Vicki Rackner MD is an author, speaker and consultant who offers a bridge between the world of medicine and the world of business. She helps businesses acquire physician clients, and she helps physicians run more successful practices. Contact her at (425) 451-3777.

Permanent link to this article:


Doctor, What Makes You Remarkable?

While we have never met, I know something about you with absolute certainty.  You are remarkable.

You have a unique way of improving patients’ condition based on your unique gifts and passions and life experiences.

Why is being remarkable important?

The quickest way to grow your practice is to get people talking about you.  People talk about remarkable things.

You may not agree with Donald Trump, but he is remarkable.  People talk about him.

No one talks about normal day-to-day activities like car maintenance and shopping.  However, I’ve told these stories:

  • I took my car to a new gas station to get an oil change. When I picked it up, they had vacuumed the car.  Remarkable.
  • My son needed new dress pants for an event the next day.  We arrived at Nordstrom 15 minutes before closing.  We walked out with hemmed pants. Remarkable.
  • I was flying back home from delivering a keynote on Alaska Airlines when a passenger went into cardiac arrest.  The flight attendants conducted themselves with the level of professionalism of an ER staff.  Remarkable.

When patients value the thing that puts you in a class of your own, they talk about you.

Why is remarkable a smarter choice than average? 

Logic suggests that the safest way to grow your practice is to treat any patient who finds you.

Once you say, “I work with women with heart disease” you exclude half the patient population.  It seems like a risky choice.

Paradoxically, this exclusivity accelerates practice growth. What percentage of cardiologist have a special interest in woman with heart disease? You set yourself apart and become remarkable in the eyes of your patients and referring physicians.

How do physicians become remarkable?

Medical organizations and individual physicians have found many ways to be remarkable.

  • If you are a patient at Group Health, your doctor does not hand you a prescription.  It’s entered into the computer, and you stop by the pharmacy on your way to your car and pick it up. Remarkable.
  • Virginia Mason Medical Center offers a surgical warranty for hip and knee replacements. Remarkable.
  • A dentist works with phobic patients.  Remarkable.

You can become remarkable with something as simple as smiling and greeting each person who crosses your path.

What puts you in a class of one?

There is something remarkable about you and the way you deliver medical care.  Chances are good it falls right in your sweet spot where passion, purpose and profit meet.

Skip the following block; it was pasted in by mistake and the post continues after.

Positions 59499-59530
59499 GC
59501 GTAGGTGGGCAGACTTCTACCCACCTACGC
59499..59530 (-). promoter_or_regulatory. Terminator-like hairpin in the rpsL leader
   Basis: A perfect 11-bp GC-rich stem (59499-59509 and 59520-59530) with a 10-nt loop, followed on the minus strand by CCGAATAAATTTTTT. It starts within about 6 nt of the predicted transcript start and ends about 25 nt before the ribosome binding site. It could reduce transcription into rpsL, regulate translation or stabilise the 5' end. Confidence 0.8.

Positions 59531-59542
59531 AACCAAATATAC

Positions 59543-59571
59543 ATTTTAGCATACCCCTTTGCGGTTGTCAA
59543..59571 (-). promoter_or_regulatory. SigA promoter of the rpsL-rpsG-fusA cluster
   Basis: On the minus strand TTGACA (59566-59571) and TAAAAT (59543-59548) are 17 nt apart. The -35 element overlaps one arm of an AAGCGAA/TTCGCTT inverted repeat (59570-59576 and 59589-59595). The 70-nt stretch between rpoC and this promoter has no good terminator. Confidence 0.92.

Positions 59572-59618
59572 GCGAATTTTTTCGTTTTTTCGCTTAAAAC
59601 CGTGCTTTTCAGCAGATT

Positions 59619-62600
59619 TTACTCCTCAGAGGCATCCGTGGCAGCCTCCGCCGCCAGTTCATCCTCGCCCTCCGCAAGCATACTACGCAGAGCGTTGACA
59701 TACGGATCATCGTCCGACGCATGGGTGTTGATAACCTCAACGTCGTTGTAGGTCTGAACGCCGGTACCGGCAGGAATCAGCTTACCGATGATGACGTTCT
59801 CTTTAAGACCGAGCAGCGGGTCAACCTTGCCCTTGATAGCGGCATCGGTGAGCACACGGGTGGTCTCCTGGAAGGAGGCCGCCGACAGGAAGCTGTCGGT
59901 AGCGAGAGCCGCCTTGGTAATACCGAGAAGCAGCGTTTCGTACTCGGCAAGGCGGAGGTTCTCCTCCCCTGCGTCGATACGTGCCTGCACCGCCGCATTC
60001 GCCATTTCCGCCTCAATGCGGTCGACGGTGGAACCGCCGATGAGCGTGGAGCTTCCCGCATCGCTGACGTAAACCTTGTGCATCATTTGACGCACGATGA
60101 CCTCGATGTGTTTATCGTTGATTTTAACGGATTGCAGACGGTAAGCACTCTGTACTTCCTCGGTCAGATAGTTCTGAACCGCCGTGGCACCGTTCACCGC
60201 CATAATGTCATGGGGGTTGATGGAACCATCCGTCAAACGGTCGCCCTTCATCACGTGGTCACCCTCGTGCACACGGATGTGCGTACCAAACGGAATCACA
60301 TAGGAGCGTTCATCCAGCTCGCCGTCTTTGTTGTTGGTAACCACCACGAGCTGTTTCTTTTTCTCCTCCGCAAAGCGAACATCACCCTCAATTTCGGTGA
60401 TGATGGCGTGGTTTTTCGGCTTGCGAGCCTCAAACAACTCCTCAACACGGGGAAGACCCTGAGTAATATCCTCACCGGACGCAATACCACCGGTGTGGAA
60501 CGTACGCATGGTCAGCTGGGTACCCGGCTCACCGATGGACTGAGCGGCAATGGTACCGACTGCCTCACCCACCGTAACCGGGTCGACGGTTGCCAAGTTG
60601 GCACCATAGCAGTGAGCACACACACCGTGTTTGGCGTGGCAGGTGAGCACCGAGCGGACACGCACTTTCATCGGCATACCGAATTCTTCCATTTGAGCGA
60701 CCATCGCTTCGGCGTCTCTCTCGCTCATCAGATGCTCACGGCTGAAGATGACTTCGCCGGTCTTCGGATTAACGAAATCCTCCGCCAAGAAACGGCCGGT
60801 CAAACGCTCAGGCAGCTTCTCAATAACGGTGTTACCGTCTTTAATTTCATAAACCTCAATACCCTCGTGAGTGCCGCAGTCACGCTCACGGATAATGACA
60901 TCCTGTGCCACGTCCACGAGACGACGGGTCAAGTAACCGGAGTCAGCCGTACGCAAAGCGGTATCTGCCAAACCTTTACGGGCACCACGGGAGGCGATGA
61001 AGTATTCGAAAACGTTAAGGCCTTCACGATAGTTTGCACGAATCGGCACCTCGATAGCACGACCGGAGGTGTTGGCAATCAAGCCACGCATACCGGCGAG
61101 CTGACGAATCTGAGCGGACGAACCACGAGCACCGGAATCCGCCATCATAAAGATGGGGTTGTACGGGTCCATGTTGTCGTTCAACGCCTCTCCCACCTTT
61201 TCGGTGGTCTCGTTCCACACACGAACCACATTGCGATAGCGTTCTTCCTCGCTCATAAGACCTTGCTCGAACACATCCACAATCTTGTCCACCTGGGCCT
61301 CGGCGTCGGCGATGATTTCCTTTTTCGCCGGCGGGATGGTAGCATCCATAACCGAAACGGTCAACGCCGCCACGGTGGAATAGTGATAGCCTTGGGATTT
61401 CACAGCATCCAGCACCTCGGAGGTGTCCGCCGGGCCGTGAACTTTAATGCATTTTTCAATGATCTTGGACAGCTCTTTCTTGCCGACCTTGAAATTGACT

Do you have a unique way of treating a medical condition?  Do you deliver an over-the-top patient experience? Do you offer rock bottom prices?

Here are some questions to help you identify your unique offering.

Do you create extraordinary outcomes in a specific disease process?

Think about the last time you went to your favorite restaurant. Chances are good that they are known for a signature dish.

Would you go to a restaurant that offers an assortment of Italian and Mexican and Thai dishes?  You might think this restaurant has an identity crisis.

What’s your signature dish? Can you focus on treating a specific medical condition which then leads to better medical outcomes?  Here are a few examples:

  • The Shouldice Clinic performs one procedure: a hernia repair.  They get such extraordinary results that patients fly in from around the world to be treated there.  Remarkable.
  • Dr. Atul Gawande points out that 117 centers in the US treat cystic fibrosis.  The mean lifespan for all centers is 33 years; however, a clinic in Minnesota boasts a 47 year survival.  Remarkable.
  • An ob/gyn helps women make a gracious transition through menopause. Remarkable.

Sometimes a practice focus evolves organically.  When I set up my general surgical practice, I performed all of the “bread and butter” surgical case.  Very quickly my calendar filled with women with breast concerns.

In the pre-Google era we quipped, “The whole world is pre-op.”  This is now quite literally the case. Last year an estimated 750,000 Americans went abroad to get their healthcare.  Could you become a destination for patients from around the world seeking your remarkable results?

Do you offer a unique experience?

You know exactly what kind of experience you will get at McDonald’s.  Every time.

What is your patients’ experience at your practice?  Is it uniform and consistent?  Is it remarkable?

I once referred a patient to an outstanding neurologist.  My patient game back and told me that she would never return.  The front office staff was downright rude to a patient in the waiting room.

The medical care you deliver is like a plane ride transporting your patients from point A to point B.  You have metrics to measure how safely and effectively you get patients to their health destination.

What level of comfort, convenience and kindness do they experience along the way?  Does your medical practice duplicate the level of service of a private jet, business class on a commercial airline or a no-frills, low-cost option.  There’s a place for all of them.

How can you make your experience remarkable? Do you leverage technology in new and innovative ways? Can you anticipate and fill an unmet need?  Can you bring your passion into your office?

  • I spent a month joining a surgical team in Thailand. Before the induction of anesthesia, the patient, physicians and staff all held hands, and the surgeon would offer a prayer, “God please guide my hands.”  Would you like to integrate prayer or complimentary interventions into your treatment protocol?
  • Could you create educational videos for your referring physicians to facilitate the transfer of care from your facility to the patient’s home?